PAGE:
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coldacid

The Great Leap Forward (in price)?

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The Great Leap Forward?
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On Next Generation, John Gaudiosi wrote: In the next generation, games prices are going up. Is this good news for the bottom line? Or will it stifle growth? In a special feature, we ask a large cross section of the industry for their views - publishers, developers and analysts...
This article seems to be pretty good about what everyone on our side of the playing field thinks about the (not so) new $60 mark for games. While (in my opinion) SoA's Scott Steinberg comes off as a drooling madman (claiming that the cost is for better quality), I think that Miguel Iribarren at Midway Games does a better job of saying that the issue is (or should be) not will people accept the price, but when will it come back down. On the developer side, Dave Perry has a good point about how higher game prices will do more harm than good, by driving more gamers to the rental market rather than buying their own games. For the most part, the developers seem to be against the higher prices, but Mark Long at Zombie seems to be of the opinion that it won't all be higher and higher prices, thanks to the depreciation of value of older and used games ensuring lower prices will still occur with the next gen systems. Three industry analysts also take a look, and each seems to be of his own opinion. Which is to say the three span the spectrum on the issue. Just keep in mind that if console gaming is more expensive, if people are still willing to play games on their computers, it may mean more published indie games at value prices (say, $35 to $10), which means better off for us.

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One thing he forgets is if a game is more expensive to buy that also means its more expensive for a company like blockbuster to buy and so the rental price goes up, and besides most gamers I know would much prefer to own their games. Not all games are one time wonders that you can be in 8 hours (at least not the good ones)

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Original post by coldacid
Just keep in mind that if console gaming is more expensive, if people are still willing to play games on their computers, it may mean more published indie games at value prices (say, $35 to $10), which means better off for us.

I agree. Since the big money seems to be more or less in console games these days the PC games' field is pretty much an open market for indie developers.

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Alot of the larger and more niche N64 games costed 60, sometimes 70 dollars US. I believe I payed $60 for RE2, which was a 512 megabit cart (one of the largest) and I know I payed $70 for Quest64, which in hindsight was a monumental rip-off and crap-tacular game, but it was the only other RPG out at the time besides Zelda, which I already had and at the time I was an RPG junkie. I think the market will happily, for the most part, accept the increased price. The rest of us will come along begrudgingly.

That said, once everyone can get their art-asset pipelines down for the higher-quality resources I think production costs will come back down. I also think that finding good artists to create high polycount models or high-resolution textures is easier than finding ones who can create good art asssets with low poly-counts or low resolutions (finding people who can do something with more resources is always easier than finding people who can do the same with less.) Whether or not that will mean a price drop for consumers will remain to be seen. Much like the government, once they've gotten you to accept paying more theres little incentive to ever lower that amount.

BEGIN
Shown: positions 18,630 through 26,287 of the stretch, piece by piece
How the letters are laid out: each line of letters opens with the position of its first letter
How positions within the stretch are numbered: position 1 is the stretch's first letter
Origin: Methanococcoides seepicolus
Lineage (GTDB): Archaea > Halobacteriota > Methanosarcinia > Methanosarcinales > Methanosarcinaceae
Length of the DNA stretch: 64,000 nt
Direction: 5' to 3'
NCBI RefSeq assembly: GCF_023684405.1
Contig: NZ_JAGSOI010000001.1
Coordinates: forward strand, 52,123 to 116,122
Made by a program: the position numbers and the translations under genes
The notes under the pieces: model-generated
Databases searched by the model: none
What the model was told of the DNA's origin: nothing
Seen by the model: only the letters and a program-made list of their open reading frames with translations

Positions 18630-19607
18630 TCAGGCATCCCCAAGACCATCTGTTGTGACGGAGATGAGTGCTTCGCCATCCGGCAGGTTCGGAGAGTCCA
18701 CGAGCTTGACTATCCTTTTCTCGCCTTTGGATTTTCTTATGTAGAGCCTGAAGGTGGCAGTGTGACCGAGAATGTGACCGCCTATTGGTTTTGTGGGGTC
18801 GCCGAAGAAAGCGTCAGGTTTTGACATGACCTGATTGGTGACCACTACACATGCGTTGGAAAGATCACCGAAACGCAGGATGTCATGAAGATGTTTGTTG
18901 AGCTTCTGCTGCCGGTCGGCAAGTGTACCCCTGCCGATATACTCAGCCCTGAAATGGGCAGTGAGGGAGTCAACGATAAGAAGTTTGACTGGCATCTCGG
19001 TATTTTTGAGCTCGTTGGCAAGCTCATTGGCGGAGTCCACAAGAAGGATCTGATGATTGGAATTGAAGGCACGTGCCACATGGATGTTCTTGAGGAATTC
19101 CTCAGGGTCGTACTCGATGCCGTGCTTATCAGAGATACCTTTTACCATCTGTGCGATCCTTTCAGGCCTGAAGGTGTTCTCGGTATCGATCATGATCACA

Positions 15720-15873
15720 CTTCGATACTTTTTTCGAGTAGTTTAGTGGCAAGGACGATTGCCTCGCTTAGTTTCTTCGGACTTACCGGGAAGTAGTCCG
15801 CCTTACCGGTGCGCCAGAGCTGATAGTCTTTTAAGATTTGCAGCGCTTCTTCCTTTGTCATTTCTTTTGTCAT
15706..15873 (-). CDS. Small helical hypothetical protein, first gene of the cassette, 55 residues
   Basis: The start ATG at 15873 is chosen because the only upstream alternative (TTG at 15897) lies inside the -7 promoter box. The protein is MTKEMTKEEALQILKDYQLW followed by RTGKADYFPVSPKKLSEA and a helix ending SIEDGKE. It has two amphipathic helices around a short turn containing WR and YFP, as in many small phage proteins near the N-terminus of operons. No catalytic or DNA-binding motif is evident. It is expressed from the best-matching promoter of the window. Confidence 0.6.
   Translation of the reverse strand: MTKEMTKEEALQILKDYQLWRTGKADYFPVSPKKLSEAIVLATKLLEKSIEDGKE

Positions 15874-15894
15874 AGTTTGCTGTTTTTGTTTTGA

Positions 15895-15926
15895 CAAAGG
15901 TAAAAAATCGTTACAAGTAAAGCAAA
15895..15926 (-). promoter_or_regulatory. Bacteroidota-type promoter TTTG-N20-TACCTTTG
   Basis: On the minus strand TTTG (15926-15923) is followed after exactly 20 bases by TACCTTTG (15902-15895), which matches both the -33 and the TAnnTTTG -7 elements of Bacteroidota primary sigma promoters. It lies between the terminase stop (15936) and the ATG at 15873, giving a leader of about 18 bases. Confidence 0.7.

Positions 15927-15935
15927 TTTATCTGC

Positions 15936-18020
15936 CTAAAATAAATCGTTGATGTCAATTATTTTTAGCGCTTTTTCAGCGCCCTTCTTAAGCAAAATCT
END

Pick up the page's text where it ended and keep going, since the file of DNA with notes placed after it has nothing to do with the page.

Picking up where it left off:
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I remember paying 89.99 for SNES games back in the mid 90's . I certainly find that since the plague-like spread of Wal-Mart the prices of games have fallen Dramatically from when I was younger. So 60.00 doesn't seem like much of a hike. However I completely agree with the point that anything that drives people away from Consoles and back to PCs(the obviously technological superior platform) the more indie's will have succesful launches, which means that there might be an inkling of a chance that games will become creative again for a least 5 years before going back to the cookie-cutter industry that we have today

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Quote:
Original post by netflow
I remember paying 89.99 for SNES games back in the mid 90's . I certainly find that since the plague-like spread of Wal-Mart the prices of games have fallen Dramatically from when I was younger. So 60.00 doesn't seem like much of a hike. However I completely agree with the point that anything that drives people away from Consoles and back to PCs(the obviously technological superior platform) the more indie's will have succesful launches, which means that there might be an inkling of a chance that games will become creative again for a least 5 years before going back to the cookie-cutter industry that we have today


You'll never convince people that pc's are better, they go and buy some cheap 400 dollar comp and expect it to run BF2 on full settings. Besides, PC games go up in price too, for example, Doom 3 was 60 dollars.

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The future is not in higher upfront costs, it will be making every game 'online' so you have to pay a monthly recurring. That is the future of the industry.

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